Saturday, October 14, 2017

Leadership 2018 Candidate Profile: Ryan Meili

As I've noted before, Saskatchewan's NDP leadership campaign will involve some very familiar candidates. And so my starting point in analyzing the race will be to review the previous leadership campaign run by both Ryan Meili and Trent Wotherspoon - with a particular focus on anything that's changed since 2013.

With that in mind, here are Meili's candidate profile and campaign review from the 2013 race - which mostly hold up for now. And in particular, Meili's policy focus only seems to be getting stronger with time, as he's started this campaign with both a strong set of core principles and a plan to fund them.

The main differences for Meili since the last leadership campaign of course involve his development of political organizations: first in founding Upstream, then in getting elected as an MLA. And those should offer some comfort to voters who may have previously perceived Meili as lacking political experience. (That said, anybody treating a track record in elected office as the main factor in selecting a candidate will figure to be more interested in Wotherspoon's longer tenure in the Legislature - not to mention his time as the NDP's interim leader).

But the central reality surrounding Meili's campaign is this factoid from the previous two leadership campaigns:
Notwithstanding an entirely different type of leadership campaign and plenty of new participants within his own camp, Meili's final vote total of 4,120 was a jump of exactly 18 votes from his second-ballot total in 2009.
Meili thus has a well-established level of support he can likely match again. But where can he gain ground in order to change the final outcome?

There's some possibility Meili could win simply by holding his past vote count if the absence of Cam Broten as a competing candidate results in less organization and votes against him. But it doesn't seem likely that the membership rolls will wind up substantially smaller at a point when the public desire for an alternative government is much stronger than it was during the last campaign in particular.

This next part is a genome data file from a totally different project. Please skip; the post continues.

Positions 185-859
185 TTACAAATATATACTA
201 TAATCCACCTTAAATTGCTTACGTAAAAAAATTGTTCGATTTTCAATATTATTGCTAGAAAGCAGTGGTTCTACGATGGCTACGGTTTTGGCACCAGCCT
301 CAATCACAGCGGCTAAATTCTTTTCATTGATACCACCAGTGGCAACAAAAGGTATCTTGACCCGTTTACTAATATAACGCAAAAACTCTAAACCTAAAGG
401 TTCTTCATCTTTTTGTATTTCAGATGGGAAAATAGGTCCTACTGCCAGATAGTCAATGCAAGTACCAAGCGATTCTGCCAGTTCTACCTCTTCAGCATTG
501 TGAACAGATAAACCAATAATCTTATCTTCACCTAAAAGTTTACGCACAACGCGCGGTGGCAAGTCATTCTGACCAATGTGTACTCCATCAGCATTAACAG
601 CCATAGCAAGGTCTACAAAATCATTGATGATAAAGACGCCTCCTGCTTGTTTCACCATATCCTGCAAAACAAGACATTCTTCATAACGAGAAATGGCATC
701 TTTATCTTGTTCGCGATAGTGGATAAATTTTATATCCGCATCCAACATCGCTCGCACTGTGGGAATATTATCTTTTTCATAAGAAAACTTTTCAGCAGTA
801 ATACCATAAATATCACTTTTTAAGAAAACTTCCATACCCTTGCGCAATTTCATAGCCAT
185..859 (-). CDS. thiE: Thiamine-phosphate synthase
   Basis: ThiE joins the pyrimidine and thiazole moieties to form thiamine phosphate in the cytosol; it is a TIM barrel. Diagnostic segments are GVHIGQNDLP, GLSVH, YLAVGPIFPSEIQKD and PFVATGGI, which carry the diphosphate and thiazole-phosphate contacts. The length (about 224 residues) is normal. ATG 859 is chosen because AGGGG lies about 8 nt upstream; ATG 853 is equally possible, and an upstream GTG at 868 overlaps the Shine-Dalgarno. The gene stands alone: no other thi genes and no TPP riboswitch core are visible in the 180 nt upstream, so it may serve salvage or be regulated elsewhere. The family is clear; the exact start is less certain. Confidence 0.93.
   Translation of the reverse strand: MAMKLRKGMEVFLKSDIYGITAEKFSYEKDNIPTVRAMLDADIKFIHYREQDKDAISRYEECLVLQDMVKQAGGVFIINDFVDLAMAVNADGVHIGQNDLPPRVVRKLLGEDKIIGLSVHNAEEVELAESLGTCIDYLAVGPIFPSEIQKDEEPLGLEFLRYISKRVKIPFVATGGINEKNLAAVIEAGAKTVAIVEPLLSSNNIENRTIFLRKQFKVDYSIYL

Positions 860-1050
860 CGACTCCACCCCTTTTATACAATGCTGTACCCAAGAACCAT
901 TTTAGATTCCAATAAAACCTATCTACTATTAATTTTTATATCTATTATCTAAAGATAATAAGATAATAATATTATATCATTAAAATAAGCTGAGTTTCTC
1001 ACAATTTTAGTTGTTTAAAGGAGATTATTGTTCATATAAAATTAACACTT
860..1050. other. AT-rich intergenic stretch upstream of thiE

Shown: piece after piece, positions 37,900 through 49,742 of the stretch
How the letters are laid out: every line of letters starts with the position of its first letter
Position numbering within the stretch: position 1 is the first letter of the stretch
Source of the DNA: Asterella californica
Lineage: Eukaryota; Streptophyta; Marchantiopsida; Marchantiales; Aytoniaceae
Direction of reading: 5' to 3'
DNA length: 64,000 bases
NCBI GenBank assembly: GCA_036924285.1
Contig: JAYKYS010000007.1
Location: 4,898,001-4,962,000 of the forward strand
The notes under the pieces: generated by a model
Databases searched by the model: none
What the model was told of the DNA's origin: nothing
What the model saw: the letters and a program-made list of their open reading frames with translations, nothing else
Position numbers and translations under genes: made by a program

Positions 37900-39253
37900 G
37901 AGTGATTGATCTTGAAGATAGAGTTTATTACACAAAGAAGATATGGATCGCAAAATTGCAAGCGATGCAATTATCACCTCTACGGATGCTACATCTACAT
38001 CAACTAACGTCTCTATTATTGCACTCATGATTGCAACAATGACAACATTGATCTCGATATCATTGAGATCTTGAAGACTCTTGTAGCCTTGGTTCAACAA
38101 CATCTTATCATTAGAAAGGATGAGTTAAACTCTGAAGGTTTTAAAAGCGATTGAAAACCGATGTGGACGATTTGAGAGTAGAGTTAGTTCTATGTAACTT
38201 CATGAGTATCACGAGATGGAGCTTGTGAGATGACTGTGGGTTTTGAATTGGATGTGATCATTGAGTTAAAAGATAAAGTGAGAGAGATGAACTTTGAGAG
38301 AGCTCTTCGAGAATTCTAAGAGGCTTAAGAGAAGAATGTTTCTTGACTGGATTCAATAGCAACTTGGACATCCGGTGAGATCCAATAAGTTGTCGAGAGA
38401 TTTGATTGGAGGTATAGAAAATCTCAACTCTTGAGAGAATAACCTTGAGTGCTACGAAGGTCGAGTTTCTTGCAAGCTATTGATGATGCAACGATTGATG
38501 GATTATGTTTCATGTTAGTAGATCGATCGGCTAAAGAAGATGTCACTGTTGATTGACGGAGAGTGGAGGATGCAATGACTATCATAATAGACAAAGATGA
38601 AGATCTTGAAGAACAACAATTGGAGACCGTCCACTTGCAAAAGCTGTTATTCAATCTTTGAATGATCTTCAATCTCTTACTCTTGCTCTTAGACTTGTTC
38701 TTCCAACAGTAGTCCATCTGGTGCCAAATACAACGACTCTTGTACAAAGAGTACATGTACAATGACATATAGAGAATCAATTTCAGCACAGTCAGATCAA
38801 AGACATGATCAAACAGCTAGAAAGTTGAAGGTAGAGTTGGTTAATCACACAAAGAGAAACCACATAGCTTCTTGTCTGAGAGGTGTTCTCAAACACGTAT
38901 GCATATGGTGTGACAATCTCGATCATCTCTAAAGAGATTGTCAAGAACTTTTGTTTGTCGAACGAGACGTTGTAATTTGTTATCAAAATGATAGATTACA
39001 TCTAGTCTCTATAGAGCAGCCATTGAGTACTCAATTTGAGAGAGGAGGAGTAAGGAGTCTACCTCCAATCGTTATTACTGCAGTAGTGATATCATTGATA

If Meili is going to add to his vote totals, he'll need to find support beyond what he's been able to achieve already. Among current members, that will likely involve a combination of establishing that he's been able to improve in areas which have previously been perceived as weaknesses, and making the case that there's a need for more change internally than Wotherspoon will offer. And beyond partisan lines, it figures to involve reaching out to people who have been disillusioned in the past - with Meili's pledge to practice what he preaches about campaign finance serving as an important starting point.

Of course, while Meili will be looking to win over supporters from beyond past party lines, he'll also have to deal with the effect of forces outside the party on the leadership campaign. Much of Saskatchewan's media still seems determined to dismiss Meili, even while grudgingly recognizing that he's the only candidate in either leadership race doing much to advance any policy discussion. And the Saskatchewan Party began putting a target on Meili's back even while Wotherspoon was still the interim leader.

All of which means that Meili's past leadership campaign success probably isn't enough to make him a clear favourite to win at the start of the new campaign. And he'll likely need to aim substantially higher than he's been able to reach before in order to finally win the opportunity to lead Saskatchewan's NDP.

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